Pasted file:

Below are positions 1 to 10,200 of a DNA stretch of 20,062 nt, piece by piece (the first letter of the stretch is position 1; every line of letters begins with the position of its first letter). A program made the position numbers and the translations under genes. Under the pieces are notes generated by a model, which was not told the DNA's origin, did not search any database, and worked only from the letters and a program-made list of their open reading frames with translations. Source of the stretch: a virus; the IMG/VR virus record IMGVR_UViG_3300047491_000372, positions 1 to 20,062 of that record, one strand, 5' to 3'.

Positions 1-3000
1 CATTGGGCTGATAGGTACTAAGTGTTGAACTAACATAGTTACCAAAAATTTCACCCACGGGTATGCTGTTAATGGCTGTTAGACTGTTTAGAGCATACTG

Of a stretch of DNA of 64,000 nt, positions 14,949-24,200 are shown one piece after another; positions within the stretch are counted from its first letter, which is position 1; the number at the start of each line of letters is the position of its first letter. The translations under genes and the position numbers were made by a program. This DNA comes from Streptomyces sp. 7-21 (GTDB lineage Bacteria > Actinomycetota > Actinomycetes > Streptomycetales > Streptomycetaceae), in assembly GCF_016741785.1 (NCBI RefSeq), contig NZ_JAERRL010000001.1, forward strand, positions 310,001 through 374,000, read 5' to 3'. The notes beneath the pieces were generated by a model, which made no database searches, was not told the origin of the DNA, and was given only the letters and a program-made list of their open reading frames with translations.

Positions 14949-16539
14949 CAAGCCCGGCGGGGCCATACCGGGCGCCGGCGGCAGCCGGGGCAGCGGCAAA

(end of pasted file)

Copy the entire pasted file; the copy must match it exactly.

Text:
Below are positions 1 to 10,200 of a DNA stretch of 20,062 nt, piece by piece (the first letter of the stretch is position 1; every line of letters begins with the position of its first letter). A program made the position numbers and the translations under genes. Under the pieces are notes generated by a model, which was not told the DNA's origin, did not search any database, and worked only from the letters and a program-made list of their open reading frames with translations. Source of the stretch: a virus; the IMG/VR virus record IMGVR_UViG_3300047491_000372, positions 1 to 20,062 of that record, one strand, 5' to 3'.

Positions 1-3000
1 CATTGGGCTGATAGGTACTAAGTGTTGAACTAACATAGTTACCAAAAATTTCACCCACGGGTATGCTGTTAATGGCTGTTAGACTGTTTAGAGCATACTG

Of a stretch of DNA of 64,000 nt, positions 14,949-24,200 are shown one piece after another; positions within the stretch are counted from its first letter, which is position 1; the number at the start of each line of letters is the position of its first letter. The translations under genes and the position numbers were made by a program. This DNA comes from Streptomyces sp. 7-21 (GTDB lineage Bacteria > Actinomycetota > Actinomycetes > Streptomycetales > Streptomycetaceae), in assembly GCF_016741785.1 (NCBI RefSeq), contig NZ_JAERRL010000001.1, forward strand, positions 310,001 through 374,000, read 5' to 3'. The notes beneath the pieces were generated by a model, which made no database searches, was not told the origin of the DNA, and was given only the letters and a program-made list of their open reading frames with translations.

Positions 14949-16539
14949 CAAGCCCGGCGGGGCCATACCGGGCGCCGGCGGCAGCCGGGGCAGCGGCAAA